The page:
93 points Vinous

 Full deep red. Musky dark raspberry, espresso and dark chocolate on the nose, complemented by an element of graphite minerality. Tighter by far than the Nuits-Saint-Georges Les Boudots but with no hardness to its berry and mineral flavors; in fact, this classy wine is downright velvety with some aeration. Finishes firm, penetrating and very long, with excellent precision and lift. This should evolve slowly and gracefully. (ST)  (1/2018)


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Varietal:

Pinot Noir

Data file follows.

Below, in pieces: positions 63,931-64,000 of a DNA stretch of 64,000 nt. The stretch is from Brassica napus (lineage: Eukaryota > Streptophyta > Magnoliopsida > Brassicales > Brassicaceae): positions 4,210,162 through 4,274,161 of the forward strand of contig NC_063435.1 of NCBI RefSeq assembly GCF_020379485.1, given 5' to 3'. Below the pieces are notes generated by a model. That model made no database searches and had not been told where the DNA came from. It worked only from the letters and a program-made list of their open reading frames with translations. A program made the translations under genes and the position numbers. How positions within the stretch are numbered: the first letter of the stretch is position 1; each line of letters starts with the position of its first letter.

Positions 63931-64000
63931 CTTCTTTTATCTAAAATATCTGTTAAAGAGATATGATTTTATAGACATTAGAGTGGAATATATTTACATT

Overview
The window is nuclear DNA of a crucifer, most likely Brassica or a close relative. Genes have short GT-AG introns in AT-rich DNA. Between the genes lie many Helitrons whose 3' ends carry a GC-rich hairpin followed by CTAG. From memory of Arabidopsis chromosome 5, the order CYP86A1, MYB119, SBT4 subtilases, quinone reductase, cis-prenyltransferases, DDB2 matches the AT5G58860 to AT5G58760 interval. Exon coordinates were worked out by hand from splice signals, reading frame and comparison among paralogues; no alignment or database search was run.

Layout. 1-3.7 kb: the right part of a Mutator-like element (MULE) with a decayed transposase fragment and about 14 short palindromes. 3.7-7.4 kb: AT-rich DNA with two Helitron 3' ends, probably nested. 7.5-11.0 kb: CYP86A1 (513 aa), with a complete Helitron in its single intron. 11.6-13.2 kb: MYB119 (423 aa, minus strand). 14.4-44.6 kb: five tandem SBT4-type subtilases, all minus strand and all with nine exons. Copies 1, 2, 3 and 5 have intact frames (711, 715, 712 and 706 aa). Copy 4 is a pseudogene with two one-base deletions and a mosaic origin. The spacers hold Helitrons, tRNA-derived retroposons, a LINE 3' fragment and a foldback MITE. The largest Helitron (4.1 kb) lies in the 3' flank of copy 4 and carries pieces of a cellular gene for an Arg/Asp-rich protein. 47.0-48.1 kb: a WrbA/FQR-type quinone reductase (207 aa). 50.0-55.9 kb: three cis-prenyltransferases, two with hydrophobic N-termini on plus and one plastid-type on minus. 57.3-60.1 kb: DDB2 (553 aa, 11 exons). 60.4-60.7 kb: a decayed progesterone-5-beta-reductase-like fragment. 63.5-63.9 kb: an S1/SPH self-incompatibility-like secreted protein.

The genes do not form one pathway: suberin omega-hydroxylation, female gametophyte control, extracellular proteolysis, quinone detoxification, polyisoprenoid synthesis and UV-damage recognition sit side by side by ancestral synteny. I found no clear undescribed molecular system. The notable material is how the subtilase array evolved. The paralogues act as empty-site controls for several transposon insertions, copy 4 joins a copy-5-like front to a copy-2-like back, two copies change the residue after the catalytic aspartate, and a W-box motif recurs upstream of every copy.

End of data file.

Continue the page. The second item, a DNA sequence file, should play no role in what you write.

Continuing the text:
- One of France's most legendary grapes and the grape that earned Burgundy its reputation. The parent of varietals like Pinot Gris/Grigio and Pinot Blanc, Pinot Noir is blue to violet to indigo in color with relatively thin skins, and it is said to have been cultivated in France for more than 2,000 years. At its best, Pinot Noir creates elegant wines that are filled with primary red fruit aromas and flavors while young, revealing with an array of secondary characteristics like earth, smoke, violet, truffle and game with age. The varietal is also known, perhaps better than any, for its ability to translate terroir, or a sense of place. While the best Pinot Noir still comes from Burgundy, it is being produced with increasing success in cooler climates around the world. In France, it is part of the trifecta of grapes that can go into Champagne, and it is also grown in Alsace, Irancy, Jura, Savoie, Lorraine and Sancerre. Outside of France it is produced under the names Pinot Nero and Blauburgunder in Italy's mountainous regions, as Spätburgunder in Germany and as Blauburgunder in Austria. In the US, Pinot Noir has found suitable growing conditions in the cooler parts of California, including Carneros, the Russian River Valley, the Anderson Valley, the Sonoma Coast, Monterey County, the Santa Lucia Highlands and Santa Barbara County, as well as in Oregon's Willamette Valley. In recent years, New Zealand has demonstrated its ability to interpret this hard-to-grow varietal, with successful bottlings coming from careful and attentive growers in Central Otago, Martinborough and Canterbury. Chile is also an up-and-coming region for Pinot Noir, creating fresh, fruit-forward, early-drinking and affordable Pinots from the coastal Casablanca Valley and the Limari Valley.